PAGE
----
The Future Of Native Advertising
Adaptly CEO, Nikhil Sethi, chats about the existing state of native advertising, with perspectives on what’s working and what’s not, and what it will take to succeed amidst the constantly shifting world of digital media.
There’s huge excitement in the digital publishing world around native advertising and a lot of new marketing dollars being spent on platforms that can deliver unique experiences for their users – all of which do not conform to the media formats of the industry’s self-imposed ad standards.
Here’s a look at what we are focused on right now and how Adaptly is thinking about this new era of digital marketing.
What are some of the best examples of effective native advertising?
One of the simplest yet most effective forms of native advertising is the feed based advertising unit. Facebook and Twitter have truly pioneered this feed based format, and due to a fundamental belief that advertising experiences on their platforms should conform to the user experience – not the other way around – they have unlocked one of the most impactful forms of advertising. This approach has perhaps had the biggest impact on mobile media and marketing, and the feed based native ad has almost singlehandedly provided the mobile advertising industry with a leapfrog monetization experience versus traditional mobile ad experiences.
How should publishers, advertisers and agencies measure the performance of these feed based ads?
The exciting thing is that we are now at a point where virtually any marketing objective can be measured against Facebook and Twitter feed based ads. In addition to many of the traditional digital metrics like click-throughs and engagement, these platforms enable classic business metrics to be analyzed since they can match unique identifiers for each user who has been exposed to an ad. We measure KPI’s like reach & frequency, brand lift, and even sales lift – both online and offline.
What are the biggest challenges that advertisers and publishers face with native advertising? How can they overcome these challenges?
Traditional digital media publishers face a few challenges. If a publisher is developing custom content (one flavor of native advertising) then they can have issues achieving large scale. And while it is true that custom content can deliver huge impact, general consumer brands need to reach large audiences at cost effective prices. Another challenge with custom content is finding the right balance between editorial standards and the marketer’s message. Obviously, it is important to clearly label any paid content as such, since the objective of native advertising is not to trick consumers, but rather to deliver a more seamless, natural experience.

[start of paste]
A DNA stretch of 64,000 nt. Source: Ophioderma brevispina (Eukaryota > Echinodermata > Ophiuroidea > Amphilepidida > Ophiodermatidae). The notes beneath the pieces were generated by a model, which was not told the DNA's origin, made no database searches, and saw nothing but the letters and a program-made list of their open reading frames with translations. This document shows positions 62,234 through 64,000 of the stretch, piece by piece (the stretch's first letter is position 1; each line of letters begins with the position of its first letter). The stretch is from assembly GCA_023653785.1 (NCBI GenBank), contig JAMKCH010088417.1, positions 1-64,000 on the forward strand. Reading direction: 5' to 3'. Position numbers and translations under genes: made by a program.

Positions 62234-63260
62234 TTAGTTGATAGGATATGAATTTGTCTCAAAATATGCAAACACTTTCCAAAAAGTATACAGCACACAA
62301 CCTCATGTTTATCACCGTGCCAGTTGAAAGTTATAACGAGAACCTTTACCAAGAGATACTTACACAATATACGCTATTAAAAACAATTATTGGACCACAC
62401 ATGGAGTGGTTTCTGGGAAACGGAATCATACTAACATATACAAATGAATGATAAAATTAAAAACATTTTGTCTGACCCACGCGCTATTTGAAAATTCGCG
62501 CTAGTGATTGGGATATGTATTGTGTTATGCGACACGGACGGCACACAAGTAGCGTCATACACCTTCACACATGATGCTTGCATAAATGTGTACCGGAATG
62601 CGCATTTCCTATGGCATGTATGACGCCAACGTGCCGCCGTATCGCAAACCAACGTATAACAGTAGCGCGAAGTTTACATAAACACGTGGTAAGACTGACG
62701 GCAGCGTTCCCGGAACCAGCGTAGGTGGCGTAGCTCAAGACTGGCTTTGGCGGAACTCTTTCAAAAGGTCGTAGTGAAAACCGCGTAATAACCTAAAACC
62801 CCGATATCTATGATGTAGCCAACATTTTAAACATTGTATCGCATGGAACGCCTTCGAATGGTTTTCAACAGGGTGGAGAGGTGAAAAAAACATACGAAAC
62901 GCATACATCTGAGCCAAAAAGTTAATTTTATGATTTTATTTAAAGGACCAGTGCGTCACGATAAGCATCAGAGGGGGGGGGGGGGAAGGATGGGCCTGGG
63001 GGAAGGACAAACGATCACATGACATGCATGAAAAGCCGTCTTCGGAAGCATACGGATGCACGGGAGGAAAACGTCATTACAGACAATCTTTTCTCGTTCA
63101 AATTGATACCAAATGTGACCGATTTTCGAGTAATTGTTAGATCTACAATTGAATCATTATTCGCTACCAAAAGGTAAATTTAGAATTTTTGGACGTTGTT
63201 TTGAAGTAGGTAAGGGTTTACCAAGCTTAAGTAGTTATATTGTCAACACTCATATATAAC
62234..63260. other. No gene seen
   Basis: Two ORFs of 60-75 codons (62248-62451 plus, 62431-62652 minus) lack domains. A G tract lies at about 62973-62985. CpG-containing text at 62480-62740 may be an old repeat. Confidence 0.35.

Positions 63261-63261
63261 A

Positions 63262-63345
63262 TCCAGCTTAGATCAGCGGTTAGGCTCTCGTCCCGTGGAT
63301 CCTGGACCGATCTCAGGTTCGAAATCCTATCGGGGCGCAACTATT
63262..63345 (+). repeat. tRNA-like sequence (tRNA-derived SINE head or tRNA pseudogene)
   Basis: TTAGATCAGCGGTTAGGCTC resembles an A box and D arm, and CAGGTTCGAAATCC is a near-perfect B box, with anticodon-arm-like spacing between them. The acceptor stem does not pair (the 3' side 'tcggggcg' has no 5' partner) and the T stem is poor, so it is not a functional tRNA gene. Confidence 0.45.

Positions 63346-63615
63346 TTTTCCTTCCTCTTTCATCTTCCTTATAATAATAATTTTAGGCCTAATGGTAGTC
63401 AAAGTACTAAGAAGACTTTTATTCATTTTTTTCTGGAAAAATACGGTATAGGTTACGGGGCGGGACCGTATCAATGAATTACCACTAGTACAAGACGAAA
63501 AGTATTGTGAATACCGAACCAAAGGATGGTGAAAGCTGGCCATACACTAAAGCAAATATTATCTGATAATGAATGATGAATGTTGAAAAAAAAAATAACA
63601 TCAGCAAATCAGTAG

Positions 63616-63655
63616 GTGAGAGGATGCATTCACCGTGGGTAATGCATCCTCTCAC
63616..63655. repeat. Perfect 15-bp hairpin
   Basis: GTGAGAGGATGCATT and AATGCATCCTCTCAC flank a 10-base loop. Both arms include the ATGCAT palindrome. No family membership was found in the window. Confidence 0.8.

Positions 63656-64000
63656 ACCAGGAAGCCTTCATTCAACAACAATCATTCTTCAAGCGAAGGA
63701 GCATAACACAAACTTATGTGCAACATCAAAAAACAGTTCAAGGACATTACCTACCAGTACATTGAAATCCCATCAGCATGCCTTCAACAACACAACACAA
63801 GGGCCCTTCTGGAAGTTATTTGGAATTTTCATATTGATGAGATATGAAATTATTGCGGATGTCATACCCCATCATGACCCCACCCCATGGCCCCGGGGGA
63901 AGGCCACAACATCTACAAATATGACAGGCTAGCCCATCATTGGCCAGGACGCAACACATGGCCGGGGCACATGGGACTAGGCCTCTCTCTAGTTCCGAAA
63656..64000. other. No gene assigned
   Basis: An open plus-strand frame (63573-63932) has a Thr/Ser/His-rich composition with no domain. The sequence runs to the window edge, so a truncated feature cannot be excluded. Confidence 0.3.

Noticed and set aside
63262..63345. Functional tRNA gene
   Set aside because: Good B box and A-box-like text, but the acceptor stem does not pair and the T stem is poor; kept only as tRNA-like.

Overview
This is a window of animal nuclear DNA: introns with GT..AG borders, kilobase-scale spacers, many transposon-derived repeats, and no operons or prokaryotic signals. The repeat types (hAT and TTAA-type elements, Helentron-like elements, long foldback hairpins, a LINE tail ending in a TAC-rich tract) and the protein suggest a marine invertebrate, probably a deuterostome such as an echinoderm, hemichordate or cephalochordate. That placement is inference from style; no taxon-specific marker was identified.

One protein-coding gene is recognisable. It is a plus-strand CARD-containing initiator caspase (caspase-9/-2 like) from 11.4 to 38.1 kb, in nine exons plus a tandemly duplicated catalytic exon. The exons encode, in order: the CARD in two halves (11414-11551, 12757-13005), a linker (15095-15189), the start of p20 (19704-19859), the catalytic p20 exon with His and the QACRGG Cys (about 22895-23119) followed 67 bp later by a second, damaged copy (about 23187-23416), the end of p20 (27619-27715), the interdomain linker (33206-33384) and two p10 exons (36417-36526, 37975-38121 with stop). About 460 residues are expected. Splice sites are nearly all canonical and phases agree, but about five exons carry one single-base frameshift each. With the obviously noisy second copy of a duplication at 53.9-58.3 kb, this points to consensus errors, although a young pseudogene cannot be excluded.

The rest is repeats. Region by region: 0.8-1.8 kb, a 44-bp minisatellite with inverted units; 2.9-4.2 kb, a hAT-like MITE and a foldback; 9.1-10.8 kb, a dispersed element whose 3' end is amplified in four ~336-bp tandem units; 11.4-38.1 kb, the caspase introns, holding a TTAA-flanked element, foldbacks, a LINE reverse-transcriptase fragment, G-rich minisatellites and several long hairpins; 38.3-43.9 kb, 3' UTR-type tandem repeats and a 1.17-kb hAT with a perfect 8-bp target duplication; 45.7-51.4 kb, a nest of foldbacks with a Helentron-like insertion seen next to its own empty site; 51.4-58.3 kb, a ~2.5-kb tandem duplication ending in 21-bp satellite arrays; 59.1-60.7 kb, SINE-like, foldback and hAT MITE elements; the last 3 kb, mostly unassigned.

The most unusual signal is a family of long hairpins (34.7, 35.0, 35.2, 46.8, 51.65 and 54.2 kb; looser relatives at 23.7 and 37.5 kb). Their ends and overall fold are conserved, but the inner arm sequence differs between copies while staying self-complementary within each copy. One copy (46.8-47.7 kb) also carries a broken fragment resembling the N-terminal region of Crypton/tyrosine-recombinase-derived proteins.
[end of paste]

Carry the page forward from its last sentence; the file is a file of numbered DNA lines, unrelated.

Then how can major brands and publishers scale their native advertising efforts?
Autonomous marketing platforms like Facebook, Twitter, Pinterest, and YouTube offer the perfect combination of scale and format. These ecosystems reach billions of users globally, and the majority of the advertising opportunities are native to their environments. Plus, they offer all of the most sophisticated forms of targeting available today so marketers need not sacrifice precision for reach.
What’s next for native advertising? What should publishers, advertisers and agencies be thinking about this year?
Content sharing and “social” platforms will evolve and these publishers will continue to offer exciting new ways to integrate advertising. But perhaps the most exciting new opportunity is in the mobile messaging space, where both consumers and brands are creating, interacting, and chatting in an entirely new way. To be sure, it is early days for advertising on mobile messaging apps, but platforms like Kik and Shapchat have already begun testing some interesting brand integrations, with very promising results.
We’re headed to SXSW next week to continue this conversation on Native Advertising and more. If you’re planning to be there, we’d love to say hello!